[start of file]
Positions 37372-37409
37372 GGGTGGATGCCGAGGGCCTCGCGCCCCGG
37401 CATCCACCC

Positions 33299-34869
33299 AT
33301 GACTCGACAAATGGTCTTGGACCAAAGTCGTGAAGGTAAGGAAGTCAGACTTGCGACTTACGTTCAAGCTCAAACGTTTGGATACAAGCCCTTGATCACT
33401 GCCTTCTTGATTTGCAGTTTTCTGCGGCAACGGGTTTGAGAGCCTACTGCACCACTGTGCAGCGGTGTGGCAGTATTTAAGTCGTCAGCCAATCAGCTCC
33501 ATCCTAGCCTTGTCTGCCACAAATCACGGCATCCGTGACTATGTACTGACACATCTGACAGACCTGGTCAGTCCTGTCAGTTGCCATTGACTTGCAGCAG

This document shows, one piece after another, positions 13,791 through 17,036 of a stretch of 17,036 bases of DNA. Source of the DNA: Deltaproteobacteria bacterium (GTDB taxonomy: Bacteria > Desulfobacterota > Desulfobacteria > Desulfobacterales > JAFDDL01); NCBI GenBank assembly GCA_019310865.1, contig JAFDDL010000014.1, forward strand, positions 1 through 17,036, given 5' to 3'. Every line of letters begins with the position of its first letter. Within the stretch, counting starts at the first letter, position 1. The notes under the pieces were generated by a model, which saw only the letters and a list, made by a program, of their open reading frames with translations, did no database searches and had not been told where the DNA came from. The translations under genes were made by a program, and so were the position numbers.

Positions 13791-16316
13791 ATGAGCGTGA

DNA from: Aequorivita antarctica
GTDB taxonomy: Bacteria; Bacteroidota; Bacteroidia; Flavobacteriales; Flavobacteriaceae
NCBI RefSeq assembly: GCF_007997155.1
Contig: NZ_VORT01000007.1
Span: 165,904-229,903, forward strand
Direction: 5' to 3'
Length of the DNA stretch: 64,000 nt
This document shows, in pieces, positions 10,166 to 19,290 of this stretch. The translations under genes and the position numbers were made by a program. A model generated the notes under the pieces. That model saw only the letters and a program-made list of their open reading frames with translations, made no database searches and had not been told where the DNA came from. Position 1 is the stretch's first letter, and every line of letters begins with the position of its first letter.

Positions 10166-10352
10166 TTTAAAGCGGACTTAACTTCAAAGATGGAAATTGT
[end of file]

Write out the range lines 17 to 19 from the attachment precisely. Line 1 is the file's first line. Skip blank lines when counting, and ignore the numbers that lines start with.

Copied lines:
Direction: 5' to 3'
Length of the DNA stretch: 64,000 nt
This document shows, in pieces, positions 10,166 to 19,290 of this stretch. The translations under genes and the position numbers were made by a program. A model generated the notes under the pieces. That model saw only the letters and a program-made list of their open reading frames with translations, made no database searches and had not been told where the DNA came from. Position 1 is the stretch's first letter, and every line of letters begins with the position of its first letter.